And it's this distinction that will likely draw criticism from open access proponents such as Google. Richard Whitt, Washington telecom and media counsel for Google, said in an interview with CNET News.com that he and his team are still evaluating Verizon's open device program, but it seems clear from his definition of "open access" that Verizon is falling short of expectations.
"Openness to us is akin to what openness is like on the Internet where any end user can attach any device or use any application, that is lawful, on the network," he said. "It allows innovation without permission."
Verizon executives argue that they must certify devices to protect their customers and their network.
"We don't want to be a barrier to entry," Lowell McAdam, CEO of Verizon Wireless, said at the developer conference where the specifications for the new program were revealed last month. "But as all of you can appreciate with 65 million customers and billions of dollars of investment in our network, we need to protect our customers and our assets."
The big question now is how Verizon will interpret the requirements for open access on new spectrum it recently won in the 700Mhz spectrum auction, which is required by an FCC rule to be open to all devices and applications.
Google's Whitt interprets the rule as ensuring connectivity for any device, not just Verizon-certified devices.
"Regardless of what Verizon thinks as a business proposition, they will still have to comply with what the FCC requires," he said. "And the order and the rules are clear for what the FCC had in mind. Verizon has to live up to the regulation and the terms of those regulations. And we trust that the FCC will verify that those conditions will be met."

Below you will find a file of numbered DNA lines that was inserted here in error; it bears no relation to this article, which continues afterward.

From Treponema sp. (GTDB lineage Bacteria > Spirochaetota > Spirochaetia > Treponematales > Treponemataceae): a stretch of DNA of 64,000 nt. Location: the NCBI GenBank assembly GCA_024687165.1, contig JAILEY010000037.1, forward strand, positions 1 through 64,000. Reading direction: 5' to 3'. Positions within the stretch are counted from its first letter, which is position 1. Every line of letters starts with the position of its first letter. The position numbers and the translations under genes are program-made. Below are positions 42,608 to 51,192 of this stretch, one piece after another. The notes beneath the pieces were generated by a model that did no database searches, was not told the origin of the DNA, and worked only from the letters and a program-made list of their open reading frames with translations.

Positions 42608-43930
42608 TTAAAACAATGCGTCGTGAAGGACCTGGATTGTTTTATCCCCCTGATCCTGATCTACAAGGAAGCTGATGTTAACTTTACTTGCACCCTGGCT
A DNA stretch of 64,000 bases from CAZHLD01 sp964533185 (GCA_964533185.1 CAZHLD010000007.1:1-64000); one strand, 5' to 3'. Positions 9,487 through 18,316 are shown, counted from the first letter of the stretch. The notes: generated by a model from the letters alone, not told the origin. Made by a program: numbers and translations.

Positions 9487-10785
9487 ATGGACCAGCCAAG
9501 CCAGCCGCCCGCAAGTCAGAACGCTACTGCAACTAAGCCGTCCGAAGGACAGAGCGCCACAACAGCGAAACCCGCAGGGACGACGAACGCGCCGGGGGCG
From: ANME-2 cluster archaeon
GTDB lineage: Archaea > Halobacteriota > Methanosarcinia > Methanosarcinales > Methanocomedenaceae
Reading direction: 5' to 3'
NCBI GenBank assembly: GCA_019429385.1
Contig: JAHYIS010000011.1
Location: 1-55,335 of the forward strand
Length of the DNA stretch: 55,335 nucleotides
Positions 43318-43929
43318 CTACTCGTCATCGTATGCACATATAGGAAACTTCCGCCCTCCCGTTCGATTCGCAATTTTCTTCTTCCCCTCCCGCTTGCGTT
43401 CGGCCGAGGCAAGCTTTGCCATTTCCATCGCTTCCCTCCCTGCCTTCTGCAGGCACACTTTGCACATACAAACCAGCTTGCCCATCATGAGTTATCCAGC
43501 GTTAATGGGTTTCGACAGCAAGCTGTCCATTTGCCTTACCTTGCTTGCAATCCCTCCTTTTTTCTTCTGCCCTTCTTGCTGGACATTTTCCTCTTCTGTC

Verizon says that it believes its take on open networks more than satisfies the FCC's requirements.
"The Open Device initiative and architecture goes much beyond anything that the commission might have been thinking about with Google," Ivan Seidenberg, CEO of Verizon Communications, said Friday during a conference call to discuss the 700Mhz spectrum auction. "I think what will happen is, the FCC's expectations will be more than met by the kinds of things that we're doing."
Controlling the mobile Web?
Verizon Wireless isn't the only mobile operator offering a service that might not be all that it seems. In March, Sprint Nextel, the third largest mobile provider in the U.S., announced it would use new technology from OpenWave that would allow it to transcode regular Web pages so they could be viewed on any browser-enabled cell phone on the Sprint network. Sprint touted the new functionality as a way to open the mobile Internet to its customers and provide complete access to everything on the Web on their mobile handsets.